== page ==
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Judo Finds Success in First Season

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Molokai judoka begin simulated matches in practice. Photo by Colleen Uechi.

For a sport whose name means “the gentle way,” the energetic shouts accompanied by the sounds of bodies slamming on the mat may seem anything but. However, when executed correctly, the sport of judo is a fiercely fluid set of moves that are far less painful than they appear.

“The object of judo is to throw the person on their back perfectly,” said Molokai Coach Eli “Lihau” Maioho. “When that’s done, it doesn’t hurt at all.”

Molokai athletes are being schooled in the art of throwing hard and falling soft in the high school’s first-ever judo season. In only a few meets, athletes have gone from newcomers to top seeds in their weight classes. Seven students are headed to the state tournament this weekend. But for the Farmers and their coaches, pursuing the ancient Japanese art is more than just an athletic endeavor.

“The biggest goal was to really instill that discipline in the judoka, the students,” said Coach Kalei Kawa`a. “Just instill that reverence. … It’s not like other sports where you’re [just] chasing after championships. It’s a practice and a way of life.”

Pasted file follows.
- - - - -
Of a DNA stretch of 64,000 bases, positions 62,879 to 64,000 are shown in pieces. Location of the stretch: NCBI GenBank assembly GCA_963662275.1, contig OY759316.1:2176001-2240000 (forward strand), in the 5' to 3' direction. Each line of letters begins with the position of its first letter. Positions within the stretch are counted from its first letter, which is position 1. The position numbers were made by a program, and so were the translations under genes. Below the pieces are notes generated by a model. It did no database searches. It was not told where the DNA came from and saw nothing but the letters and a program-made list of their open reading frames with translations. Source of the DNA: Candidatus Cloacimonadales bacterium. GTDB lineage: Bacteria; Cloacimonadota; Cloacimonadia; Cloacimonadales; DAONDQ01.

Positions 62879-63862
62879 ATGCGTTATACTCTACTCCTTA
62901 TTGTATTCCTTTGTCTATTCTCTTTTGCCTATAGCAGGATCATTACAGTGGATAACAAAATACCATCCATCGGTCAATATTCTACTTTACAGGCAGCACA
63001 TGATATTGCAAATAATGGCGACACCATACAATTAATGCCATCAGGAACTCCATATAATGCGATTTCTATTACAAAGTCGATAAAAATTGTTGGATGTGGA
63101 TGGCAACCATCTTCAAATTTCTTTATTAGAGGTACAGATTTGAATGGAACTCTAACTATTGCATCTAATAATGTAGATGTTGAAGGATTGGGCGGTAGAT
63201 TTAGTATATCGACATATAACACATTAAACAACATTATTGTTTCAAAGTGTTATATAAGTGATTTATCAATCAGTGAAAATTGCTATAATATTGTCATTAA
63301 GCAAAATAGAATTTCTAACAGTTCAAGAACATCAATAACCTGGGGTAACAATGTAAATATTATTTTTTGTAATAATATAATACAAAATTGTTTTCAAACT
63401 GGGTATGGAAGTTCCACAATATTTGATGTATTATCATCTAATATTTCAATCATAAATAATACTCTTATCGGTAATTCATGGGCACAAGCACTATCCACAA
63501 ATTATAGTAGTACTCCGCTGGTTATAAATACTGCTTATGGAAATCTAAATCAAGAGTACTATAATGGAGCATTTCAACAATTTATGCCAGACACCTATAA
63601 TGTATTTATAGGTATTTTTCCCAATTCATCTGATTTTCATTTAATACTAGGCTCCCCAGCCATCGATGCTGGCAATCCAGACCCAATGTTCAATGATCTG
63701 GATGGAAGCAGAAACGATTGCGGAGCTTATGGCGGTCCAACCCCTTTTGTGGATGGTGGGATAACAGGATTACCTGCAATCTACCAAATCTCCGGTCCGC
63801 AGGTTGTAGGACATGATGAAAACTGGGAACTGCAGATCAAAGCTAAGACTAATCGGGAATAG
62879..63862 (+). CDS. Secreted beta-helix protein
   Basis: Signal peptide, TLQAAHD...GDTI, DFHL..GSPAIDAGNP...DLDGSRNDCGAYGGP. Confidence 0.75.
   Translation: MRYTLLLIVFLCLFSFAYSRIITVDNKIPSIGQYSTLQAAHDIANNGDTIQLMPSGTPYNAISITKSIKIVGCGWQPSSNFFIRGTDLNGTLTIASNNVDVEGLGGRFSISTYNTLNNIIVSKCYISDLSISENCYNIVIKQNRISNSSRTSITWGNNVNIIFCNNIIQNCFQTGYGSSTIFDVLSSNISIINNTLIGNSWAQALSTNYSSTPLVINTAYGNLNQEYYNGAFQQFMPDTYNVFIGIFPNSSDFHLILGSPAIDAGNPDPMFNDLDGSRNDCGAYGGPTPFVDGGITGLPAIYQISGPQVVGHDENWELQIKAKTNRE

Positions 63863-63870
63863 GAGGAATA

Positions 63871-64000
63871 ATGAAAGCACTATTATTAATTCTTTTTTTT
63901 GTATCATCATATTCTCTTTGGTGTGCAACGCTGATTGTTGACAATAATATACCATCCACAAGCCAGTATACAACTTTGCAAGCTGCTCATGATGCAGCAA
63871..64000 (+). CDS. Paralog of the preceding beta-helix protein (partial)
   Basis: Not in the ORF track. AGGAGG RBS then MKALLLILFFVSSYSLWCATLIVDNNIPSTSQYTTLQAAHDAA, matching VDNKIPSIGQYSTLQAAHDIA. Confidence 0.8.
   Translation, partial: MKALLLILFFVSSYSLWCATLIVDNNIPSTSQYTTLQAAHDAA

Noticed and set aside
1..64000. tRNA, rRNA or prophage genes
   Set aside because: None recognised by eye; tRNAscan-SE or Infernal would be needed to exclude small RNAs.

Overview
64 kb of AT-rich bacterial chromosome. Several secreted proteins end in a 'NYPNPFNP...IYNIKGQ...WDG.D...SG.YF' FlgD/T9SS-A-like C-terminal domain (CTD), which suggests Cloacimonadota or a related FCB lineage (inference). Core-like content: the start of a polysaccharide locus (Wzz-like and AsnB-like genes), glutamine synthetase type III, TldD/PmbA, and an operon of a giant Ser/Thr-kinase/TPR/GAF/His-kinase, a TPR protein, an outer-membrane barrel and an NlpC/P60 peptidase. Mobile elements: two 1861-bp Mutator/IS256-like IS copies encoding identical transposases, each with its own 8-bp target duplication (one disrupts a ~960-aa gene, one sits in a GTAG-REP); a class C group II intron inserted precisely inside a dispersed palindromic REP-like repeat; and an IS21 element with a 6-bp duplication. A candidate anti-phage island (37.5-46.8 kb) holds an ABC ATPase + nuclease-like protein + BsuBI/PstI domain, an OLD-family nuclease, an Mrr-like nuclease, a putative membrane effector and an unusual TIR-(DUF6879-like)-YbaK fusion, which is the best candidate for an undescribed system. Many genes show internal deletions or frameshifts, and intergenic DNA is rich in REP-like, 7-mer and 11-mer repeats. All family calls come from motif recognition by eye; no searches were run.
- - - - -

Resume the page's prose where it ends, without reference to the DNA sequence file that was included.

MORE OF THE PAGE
Cultural Crash Course

Last year, former athletic director Hoku Haliniak, who knew Maioho had judo experience, found room to write the sport into the budget. Students had previously showed interest, and one had even based his senior project on jumpstarting the judo program.


Freshman Kamahina Kaiama-Kanuha, right, throws a teammate during practice. Photo by Colleen Uechi.

“It never started [at the time], but it definitely got the ball rolling,” said Maioho.

Maioho and his cousin Kawa`a signed on as coaches this season. The former competitors attended Kamehameha-Kapalama together and both won state championships in 2005.